Why does 'The Times' think Brown's interview has 'eroded the dignity of his office'?

A fleeting review of media and blog reactions to the Piers Morgan interview last night points to a consensus that Gordon Brown more or less got away with it.

This doesn't really surprise me, as I can't see that he had anything to lose from doing a 'soft' chat-show interview - any more than Mrs Thatcher had when she appeared on Aspel & Company during the miners' strike in 1983 (see previous post)

The most baffling exception to the consensus I've seen so far is in a leading article in The Times under the headline:

Private Grief, Public Persona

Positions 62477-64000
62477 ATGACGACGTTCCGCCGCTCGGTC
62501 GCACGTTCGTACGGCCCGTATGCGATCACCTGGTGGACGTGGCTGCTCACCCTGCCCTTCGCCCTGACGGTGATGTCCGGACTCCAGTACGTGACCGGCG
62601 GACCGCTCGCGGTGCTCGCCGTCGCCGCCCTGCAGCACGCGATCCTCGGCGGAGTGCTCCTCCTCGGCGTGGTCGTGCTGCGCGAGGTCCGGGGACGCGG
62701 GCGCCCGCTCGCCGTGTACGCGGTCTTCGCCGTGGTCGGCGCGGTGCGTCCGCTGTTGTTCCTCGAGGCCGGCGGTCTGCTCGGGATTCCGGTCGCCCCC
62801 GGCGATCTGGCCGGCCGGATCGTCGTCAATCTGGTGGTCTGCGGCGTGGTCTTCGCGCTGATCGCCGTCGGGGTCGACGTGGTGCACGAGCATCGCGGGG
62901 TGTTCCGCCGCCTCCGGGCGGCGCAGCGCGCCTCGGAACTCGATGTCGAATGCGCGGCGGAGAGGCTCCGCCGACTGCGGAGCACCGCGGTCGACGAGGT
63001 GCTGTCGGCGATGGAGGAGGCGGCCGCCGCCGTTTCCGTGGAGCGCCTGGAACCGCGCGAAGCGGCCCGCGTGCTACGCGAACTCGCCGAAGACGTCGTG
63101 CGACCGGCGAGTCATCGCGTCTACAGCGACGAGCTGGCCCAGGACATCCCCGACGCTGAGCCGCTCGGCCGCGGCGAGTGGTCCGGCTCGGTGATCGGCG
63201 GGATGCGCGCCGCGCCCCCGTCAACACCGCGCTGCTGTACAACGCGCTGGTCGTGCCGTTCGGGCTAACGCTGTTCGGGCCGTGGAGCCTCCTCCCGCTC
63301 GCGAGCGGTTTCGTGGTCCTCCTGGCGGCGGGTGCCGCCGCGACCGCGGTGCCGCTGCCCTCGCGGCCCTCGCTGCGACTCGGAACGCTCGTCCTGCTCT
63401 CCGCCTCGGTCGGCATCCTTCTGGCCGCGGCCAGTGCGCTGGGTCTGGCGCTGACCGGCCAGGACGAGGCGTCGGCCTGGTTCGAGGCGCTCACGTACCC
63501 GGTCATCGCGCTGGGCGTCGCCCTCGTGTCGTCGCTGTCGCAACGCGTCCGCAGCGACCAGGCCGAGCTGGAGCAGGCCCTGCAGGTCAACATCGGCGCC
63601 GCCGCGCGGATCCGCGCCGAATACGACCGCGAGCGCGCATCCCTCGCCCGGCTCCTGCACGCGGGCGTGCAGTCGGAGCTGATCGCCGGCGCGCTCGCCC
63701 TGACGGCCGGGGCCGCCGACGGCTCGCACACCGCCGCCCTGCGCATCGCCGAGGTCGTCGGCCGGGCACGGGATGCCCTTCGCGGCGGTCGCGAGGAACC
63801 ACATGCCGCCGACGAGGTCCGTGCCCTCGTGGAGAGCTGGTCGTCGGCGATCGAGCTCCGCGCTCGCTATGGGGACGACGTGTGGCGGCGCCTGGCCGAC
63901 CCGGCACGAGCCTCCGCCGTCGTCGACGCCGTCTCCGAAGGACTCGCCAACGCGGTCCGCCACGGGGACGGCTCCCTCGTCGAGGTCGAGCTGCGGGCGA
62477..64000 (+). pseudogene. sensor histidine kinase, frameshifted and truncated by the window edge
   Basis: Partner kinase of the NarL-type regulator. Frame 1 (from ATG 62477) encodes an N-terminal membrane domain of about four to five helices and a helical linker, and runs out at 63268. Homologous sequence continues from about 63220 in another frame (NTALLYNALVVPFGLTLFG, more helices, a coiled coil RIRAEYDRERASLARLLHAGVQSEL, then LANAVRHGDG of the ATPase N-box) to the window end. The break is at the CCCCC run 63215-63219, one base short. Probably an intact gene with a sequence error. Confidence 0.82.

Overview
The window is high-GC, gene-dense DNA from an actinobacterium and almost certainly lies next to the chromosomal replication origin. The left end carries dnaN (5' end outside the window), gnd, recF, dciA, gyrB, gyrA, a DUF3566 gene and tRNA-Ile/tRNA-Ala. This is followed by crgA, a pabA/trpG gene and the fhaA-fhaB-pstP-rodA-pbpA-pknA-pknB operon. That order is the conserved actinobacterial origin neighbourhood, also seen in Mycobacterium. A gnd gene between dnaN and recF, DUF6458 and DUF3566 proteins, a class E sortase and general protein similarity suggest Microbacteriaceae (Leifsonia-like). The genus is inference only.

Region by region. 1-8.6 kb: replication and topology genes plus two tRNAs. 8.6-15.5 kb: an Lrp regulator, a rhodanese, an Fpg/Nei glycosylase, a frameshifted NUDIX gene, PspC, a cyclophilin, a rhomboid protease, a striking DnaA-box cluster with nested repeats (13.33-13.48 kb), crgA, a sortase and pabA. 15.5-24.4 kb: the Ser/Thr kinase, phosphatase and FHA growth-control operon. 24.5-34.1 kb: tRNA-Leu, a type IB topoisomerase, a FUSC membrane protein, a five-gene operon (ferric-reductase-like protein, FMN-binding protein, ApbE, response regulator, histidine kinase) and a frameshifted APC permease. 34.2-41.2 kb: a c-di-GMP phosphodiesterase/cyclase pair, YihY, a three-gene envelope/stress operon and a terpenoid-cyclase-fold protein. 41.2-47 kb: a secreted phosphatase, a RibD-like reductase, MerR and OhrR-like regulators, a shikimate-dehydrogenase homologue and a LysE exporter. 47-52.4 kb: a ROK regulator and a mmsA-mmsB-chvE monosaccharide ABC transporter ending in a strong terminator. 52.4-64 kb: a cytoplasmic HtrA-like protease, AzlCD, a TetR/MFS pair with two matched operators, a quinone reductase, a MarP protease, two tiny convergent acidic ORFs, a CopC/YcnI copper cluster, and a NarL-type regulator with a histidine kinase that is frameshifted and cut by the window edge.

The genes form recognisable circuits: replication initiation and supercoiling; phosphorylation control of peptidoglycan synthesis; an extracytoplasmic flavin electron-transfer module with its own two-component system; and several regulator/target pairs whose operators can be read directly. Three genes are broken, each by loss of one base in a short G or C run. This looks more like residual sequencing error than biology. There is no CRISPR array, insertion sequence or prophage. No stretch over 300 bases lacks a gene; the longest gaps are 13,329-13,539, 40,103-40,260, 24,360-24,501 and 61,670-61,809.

Gordon Brown’s interview with Piers Morgan eroded the dignity of his office

But, unless I'm unusually dense this morning, I can't see anything in what follows that makes any further mention of the interview having 'eroded the dignity of his office' let alone any explanation of how, why or in what sense it's supposed to have done so.

Nor did it make much of a case for another of its definitive-sounding conclusions, namely that 'for Mr Brown, it was a mistake.'

I don't think it was (and don't seem to be alone on that).

What's more, I don't remember The Times accusing Mrs Thatcher of having 'eroded the dignity of her office' by agreeing to be interviewed by Michael Aspel (or as a regular on BBC Radio 2's Jimmy Young Show).

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